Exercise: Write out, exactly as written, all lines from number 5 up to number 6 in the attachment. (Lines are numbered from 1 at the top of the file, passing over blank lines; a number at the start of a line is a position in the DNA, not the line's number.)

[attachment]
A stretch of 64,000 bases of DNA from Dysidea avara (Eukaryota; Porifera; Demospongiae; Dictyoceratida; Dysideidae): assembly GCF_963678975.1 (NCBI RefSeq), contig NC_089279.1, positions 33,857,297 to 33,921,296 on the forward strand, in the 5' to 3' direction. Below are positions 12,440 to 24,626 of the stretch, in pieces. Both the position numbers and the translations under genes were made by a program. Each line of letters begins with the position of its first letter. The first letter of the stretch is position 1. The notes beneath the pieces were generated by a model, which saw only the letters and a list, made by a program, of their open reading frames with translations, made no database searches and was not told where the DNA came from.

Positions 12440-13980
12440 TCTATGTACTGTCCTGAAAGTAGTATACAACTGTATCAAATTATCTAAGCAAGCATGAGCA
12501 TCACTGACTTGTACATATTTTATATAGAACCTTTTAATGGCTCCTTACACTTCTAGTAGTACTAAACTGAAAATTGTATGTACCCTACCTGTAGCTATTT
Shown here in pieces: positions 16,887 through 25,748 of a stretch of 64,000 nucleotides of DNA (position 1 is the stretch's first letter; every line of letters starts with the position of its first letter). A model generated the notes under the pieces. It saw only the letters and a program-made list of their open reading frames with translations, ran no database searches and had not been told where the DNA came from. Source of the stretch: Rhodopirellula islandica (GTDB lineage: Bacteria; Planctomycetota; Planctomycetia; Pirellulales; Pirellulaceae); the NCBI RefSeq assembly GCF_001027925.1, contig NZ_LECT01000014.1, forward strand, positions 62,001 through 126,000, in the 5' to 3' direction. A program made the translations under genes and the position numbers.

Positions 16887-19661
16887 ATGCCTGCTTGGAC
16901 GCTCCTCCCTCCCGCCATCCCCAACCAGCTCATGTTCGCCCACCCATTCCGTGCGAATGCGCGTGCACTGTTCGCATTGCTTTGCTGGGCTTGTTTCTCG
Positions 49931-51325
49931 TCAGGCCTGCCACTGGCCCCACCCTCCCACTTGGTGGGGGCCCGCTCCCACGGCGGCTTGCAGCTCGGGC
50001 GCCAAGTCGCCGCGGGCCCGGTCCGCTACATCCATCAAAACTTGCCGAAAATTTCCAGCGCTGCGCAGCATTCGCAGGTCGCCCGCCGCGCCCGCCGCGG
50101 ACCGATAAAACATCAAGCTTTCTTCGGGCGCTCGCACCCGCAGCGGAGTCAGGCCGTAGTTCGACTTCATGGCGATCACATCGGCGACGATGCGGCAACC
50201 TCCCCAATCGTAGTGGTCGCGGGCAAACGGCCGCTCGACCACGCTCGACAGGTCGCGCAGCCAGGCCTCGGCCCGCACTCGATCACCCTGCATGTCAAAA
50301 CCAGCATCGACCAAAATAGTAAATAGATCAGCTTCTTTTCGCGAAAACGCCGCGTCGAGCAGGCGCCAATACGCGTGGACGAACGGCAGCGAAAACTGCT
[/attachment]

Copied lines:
Shown here in pieces: positions 16,887 through 25,748 of a stretch of 64,000 nucleotides of DNA (position 1 is the stretch's first letter; every line of letters starts with the position of its first letter). A model generated the notes under the pieces. It saw only the letters and a program-made list of their open reading frames with translations, ran no database searches and had not been told where the DNA came from. Source of the stretch: Rhodopirellula islandica (GTDB lineage: Bacteria; Planctomycetota; Planctomycetia; Pirellulales; Pirellulaceae); the NCBI RefSeq assembly GCF_001027925.1, contig NZ_LECT01000014.1, forward strand, positions 62,001 through 126,000, in the 5' to 3' direction. A program made the translations under genes and the position numbers.

Positions 16887-19661